Tim Shipman has been a national newspaper journalist for 16 years and has more than a decade of experience reporting on British and American politics and international relations.



Currently Political Editor of The Sunday Times, Tim has been a member of the Parliamentary lobby since 2001. Previously he worked as Deputy Political Editor of the Daily Mail.


He was a regular blogger for Chapman & Co. on the Right Minds section of the Daily Mail website and has a growing following as a witty, waspish and sometimes irascible observer of the political scene on Twitter, @ShippersUnbound


Tim has covered four British general elections in 1997, 2001, 2005, and 2010 and three US Presidential elections in 2000, 2004 and 2008.


Between 2007 and 2009, Tim was the Washington Correspondent with the Sunday Telegraph and reported the historic 2008 election contest between Barack Obama, Hillary Clinton and John McCain from 42 states.  He got the first British interview with Mike Huckabee and revealed that Barack Obama had sent back the bust of Sir Winston Churchill that had adorned the Oval Office during George W. Bush's administration - a story that still resonates through American politics.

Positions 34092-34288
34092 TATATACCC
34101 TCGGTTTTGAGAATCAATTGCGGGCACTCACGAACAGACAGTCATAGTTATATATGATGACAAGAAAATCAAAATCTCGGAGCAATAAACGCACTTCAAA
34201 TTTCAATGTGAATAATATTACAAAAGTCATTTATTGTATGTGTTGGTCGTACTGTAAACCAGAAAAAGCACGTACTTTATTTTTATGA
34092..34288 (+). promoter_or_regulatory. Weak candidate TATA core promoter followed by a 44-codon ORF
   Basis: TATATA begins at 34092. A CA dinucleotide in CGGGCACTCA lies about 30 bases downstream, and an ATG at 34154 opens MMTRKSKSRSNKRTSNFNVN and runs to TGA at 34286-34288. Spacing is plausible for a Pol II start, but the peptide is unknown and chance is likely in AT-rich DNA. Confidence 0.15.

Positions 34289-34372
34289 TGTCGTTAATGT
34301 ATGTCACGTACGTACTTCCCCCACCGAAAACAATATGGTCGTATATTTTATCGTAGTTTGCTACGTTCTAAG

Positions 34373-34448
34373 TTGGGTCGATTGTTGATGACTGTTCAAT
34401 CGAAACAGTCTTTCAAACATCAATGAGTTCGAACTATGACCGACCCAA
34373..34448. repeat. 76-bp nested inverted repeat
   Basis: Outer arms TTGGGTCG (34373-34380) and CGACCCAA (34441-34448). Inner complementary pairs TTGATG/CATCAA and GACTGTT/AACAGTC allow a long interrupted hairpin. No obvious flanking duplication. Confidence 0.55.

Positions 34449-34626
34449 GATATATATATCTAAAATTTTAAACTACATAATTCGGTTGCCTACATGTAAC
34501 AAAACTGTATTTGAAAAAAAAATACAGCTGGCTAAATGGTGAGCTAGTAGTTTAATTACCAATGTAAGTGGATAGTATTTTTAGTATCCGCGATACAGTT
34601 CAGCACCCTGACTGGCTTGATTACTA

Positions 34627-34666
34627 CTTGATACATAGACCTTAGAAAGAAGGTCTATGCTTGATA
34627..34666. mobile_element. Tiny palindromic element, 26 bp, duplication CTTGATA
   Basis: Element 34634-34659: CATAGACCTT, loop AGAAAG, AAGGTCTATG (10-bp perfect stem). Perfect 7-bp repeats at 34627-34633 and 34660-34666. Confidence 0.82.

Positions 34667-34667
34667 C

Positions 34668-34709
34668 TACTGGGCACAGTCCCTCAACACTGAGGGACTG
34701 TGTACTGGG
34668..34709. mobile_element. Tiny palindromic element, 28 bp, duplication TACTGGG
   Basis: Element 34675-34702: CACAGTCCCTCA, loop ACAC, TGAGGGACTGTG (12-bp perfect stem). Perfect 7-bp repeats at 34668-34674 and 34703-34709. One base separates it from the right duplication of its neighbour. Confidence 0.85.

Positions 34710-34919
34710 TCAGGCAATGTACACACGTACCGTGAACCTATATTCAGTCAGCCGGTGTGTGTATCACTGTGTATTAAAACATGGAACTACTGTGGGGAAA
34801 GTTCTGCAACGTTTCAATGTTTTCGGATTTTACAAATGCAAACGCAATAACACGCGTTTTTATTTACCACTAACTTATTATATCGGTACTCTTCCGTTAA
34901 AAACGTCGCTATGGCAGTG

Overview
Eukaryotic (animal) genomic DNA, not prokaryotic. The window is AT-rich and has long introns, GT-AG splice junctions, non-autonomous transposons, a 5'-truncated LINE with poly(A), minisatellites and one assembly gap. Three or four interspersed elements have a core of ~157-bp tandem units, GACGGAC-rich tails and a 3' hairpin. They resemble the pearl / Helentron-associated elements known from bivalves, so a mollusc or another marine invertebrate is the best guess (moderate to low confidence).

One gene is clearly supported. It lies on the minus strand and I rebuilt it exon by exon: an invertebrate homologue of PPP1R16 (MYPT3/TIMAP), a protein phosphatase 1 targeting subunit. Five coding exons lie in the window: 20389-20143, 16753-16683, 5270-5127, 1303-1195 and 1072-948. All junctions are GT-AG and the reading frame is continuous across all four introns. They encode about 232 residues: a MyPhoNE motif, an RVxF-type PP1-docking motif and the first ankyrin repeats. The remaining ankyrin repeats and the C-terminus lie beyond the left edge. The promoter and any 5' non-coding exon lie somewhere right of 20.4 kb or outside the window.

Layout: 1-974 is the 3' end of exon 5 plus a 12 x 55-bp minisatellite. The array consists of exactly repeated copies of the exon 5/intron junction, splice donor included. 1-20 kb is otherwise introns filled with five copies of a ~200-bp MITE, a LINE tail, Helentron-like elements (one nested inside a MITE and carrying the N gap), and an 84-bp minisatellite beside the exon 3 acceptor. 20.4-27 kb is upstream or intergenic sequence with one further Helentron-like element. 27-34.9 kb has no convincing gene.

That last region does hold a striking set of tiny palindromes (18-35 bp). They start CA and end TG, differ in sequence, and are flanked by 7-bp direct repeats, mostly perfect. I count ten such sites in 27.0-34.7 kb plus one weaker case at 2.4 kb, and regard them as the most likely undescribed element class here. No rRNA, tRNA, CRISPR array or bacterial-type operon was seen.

Tim began his career as a trainee at the Daily Express in 1997, quickly rising to become Deputy Foreign Editor, from where he helped coordinate coverage of the war in Kosovo and Bill Clinton's impeachment.  He moved to the Sunday Express in 2001 as Deputy Political Editor and later took on the roles of Defence and Diplomatic Editor as well, covering security issues and the war on terror.


In 2003, he was the main anchorman for coverage of the Iraq War across both Express titles, reporting from US Central Command in Doha, Qatar for seven weeks.  Tim moved to the Daily Mail in 2005 as part of their Westminster team.


He has also written for The Spectator, Total Politics, the Daily Telegraph and the Cambridge Evening News.


Tim was educated at Queen Elizabeth's Grammar School, Horncastle in Lincolnshire and Churchill College, Cambridge, where he read History and then took an M.Phil in International Relations.


He now lives in Blackheath, South East London, with 2,500 books and a gradually dwindling collection of wine.


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